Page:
- PhD, Biology, University of Cincinnati
- Postdoc, Cell and Developmental Biology, Yale School of Medicine
Biology, Cardiovascular Biology, Cell and Developmental Biology, Development, Genetics, Molecular Biology, Stem Cells & Regeneration, Translational Science
Precision medicine, translational science, regeneration, organoids, high resolution imaging, computational modeling
WE USE FROGS TO STUDY DEVELOPMENT, DISEASE, AND REGENERATION
PRECISION MEDICINE OF BIRTH DEFECTS
Every parent that loses their baby to a birth defect wants to know why and if it will happen again. My lab works at the interface of clinical and basic science to answer those questions. We recruit patients with birth defects to discover novel genes and variants using whole exome and genome sequencing. We use CRISPR/Cas9 to introduce patient mutation in the frog genome to characterize the disease phenotype and identify underlying cell biological function using advanced microscopy and biochemistry techniques.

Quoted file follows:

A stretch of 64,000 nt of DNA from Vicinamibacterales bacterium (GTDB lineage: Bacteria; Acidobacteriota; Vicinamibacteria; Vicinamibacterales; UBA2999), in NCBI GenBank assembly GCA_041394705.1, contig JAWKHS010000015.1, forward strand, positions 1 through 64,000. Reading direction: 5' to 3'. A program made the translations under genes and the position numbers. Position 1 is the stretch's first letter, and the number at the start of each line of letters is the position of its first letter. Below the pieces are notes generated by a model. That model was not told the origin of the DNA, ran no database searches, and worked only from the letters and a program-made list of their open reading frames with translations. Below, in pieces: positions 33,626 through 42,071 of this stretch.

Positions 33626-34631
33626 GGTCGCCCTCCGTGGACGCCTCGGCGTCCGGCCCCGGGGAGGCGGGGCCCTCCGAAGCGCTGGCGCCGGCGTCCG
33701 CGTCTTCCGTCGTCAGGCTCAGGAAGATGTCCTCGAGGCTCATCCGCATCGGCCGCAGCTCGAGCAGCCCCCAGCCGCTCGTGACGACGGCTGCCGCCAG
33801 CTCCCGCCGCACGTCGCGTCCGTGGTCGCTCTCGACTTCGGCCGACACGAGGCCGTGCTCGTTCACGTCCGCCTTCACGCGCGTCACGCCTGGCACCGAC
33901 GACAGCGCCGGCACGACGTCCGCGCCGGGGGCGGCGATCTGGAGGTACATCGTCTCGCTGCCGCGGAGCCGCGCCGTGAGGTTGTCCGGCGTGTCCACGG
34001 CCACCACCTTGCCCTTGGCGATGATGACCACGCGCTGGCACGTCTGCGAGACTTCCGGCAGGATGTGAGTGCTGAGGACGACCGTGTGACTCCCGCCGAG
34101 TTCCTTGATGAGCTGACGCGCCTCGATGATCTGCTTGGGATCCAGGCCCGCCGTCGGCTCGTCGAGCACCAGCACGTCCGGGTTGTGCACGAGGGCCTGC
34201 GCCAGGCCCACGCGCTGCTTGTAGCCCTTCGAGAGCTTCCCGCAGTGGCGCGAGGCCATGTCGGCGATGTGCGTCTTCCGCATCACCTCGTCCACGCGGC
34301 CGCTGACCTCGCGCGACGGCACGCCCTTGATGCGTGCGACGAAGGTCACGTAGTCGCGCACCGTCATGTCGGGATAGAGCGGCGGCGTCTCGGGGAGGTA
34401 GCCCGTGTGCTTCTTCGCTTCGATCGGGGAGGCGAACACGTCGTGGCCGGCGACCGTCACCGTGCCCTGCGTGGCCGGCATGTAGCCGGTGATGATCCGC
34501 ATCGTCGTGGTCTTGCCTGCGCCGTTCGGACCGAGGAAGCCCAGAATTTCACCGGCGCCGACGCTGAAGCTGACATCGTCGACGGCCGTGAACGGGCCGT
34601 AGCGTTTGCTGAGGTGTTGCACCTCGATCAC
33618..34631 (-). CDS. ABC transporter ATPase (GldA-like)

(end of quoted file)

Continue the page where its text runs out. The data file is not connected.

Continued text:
HOW TO BUILD AN AIRWAY
Multiciliated cells (MCCs) line the airway epithelium and play a central role in removing pathogens to prevent chronic respiratory diseases. Therefore, much attention is now given to understanding how the mucociliary (mucus+cilia) epithelium is formed to bioengineer motile cilia and the airway epithelium. We use frog embryonic skin to address this question. We integrate multiple approaches, from machine learning and high-resolution live imaging to skin organoids and mechanobiology.
Multiciliated cells (MCCs) of the airway are constantly injured from smoke, pollution, and acid reflux. These injuries can impair mucus clearance and can cause and exacerbate chronic respiratory diseases (CRD). Interestingly, MCCs and cilia can regenerate, re-establish airway clearance, and improve the symptoms of CRD. My lab uses fluorescence and cryo-electron microscopy combined with proteomics and transcriptomics to uncover the mechanisms of cilia regeneration.